Nuclear pore complexes (NPCs) are tiny holes in the nuclear envelope that allow for material to pass into and out of the nucleus. NPC assembly must occur both at the end of mitosis as well as when the nucleus and nuclear envelope expand during metabolic cell growth. The mechanism of assembly of these nuclear pore complexes is still being debated by the scientific community, but there are currently three methods that have been presented with evidence. One method of NPC assembly is that the pore complexes being to appear after the nuclear envelope regrows following nuclear division. Protein complexes called Nup complexes bind to the chromatin, and then are inserted into the double membrane, causing the two to fuse together around the protein. The idea of a prepore also exists, where several Nup complexes come together and allow the nuclear envelope to form around them during the regrowth of the membrane. The prepore would begin in the nucleus, after previously going through active transport from the cytoplasm. The final mechanism of NPC assembly occurs when more promoters are added to an existing NPC, allowing for the further growth of the pore complexes.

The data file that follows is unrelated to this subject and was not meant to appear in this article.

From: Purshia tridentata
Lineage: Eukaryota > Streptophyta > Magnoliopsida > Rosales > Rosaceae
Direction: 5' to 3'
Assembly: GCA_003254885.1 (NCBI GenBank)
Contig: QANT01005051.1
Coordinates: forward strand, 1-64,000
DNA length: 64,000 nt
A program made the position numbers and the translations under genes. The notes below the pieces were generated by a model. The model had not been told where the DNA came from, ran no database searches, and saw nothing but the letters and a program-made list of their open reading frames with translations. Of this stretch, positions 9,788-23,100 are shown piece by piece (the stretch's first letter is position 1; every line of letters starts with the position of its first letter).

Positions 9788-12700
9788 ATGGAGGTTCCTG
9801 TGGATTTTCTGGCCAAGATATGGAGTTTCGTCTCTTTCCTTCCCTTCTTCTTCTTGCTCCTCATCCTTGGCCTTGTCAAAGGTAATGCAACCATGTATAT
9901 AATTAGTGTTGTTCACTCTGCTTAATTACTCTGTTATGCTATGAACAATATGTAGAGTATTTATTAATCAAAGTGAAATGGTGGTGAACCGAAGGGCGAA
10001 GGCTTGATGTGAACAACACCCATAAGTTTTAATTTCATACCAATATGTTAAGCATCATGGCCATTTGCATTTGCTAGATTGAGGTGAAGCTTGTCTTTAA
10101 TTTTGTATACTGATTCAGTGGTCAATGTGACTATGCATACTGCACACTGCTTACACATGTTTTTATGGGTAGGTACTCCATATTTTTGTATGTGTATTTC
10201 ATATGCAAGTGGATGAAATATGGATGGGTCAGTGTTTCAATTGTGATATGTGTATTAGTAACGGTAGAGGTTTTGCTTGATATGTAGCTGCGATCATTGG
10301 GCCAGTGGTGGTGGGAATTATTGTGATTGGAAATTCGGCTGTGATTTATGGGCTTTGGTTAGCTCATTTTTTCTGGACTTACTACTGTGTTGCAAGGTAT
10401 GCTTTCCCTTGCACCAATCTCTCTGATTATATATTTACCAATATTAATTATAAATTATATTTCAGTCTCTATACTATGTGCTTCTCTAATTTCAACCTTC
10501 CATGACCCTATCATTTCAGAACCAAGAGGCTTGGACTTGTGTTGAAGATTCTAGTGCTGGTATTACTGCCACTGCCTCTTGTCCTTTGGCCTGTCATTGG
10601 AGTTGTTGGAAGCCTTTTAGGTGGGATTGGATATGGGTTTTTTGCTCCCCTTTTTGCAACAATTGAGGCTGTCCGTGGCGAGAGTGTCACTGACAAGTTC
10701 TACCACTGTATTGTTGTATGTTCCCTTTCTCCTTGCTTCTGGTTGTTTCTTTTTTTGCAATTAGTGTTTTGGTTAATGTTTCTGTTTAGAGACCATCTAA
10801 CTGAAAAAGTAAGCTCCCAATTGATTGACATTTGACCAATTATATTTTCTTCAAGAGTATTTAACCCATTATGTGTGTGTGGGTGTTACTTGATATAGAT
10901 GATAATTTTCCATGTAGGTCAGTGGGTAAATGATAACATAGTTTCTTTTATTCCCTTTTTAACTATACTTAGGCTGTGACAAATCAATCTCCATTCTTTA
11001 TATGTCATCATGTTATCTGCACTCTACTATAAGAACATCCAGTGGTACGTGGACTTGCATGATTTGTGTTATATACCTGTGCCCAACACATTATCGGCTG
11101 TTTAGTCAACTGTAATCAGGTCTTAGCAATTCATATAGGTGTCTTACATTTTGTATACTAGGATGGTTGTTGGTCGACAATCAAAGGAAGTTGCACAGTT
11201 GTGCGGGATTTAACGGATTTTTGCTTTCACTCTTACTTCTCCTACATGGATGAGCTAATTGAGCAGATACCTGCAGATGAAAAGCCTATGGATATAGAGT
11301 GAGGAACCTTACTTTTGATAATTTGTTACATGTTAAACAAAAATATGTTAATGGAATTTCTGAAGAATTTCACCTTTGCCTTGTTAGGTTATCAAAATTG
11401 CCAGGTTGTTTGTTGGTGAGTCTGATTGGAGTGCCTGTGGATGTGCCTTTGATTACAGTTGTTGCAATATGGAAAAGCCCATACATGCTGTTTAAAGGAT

Nuclear Pore Complex Assembly Bioinformatics Tool
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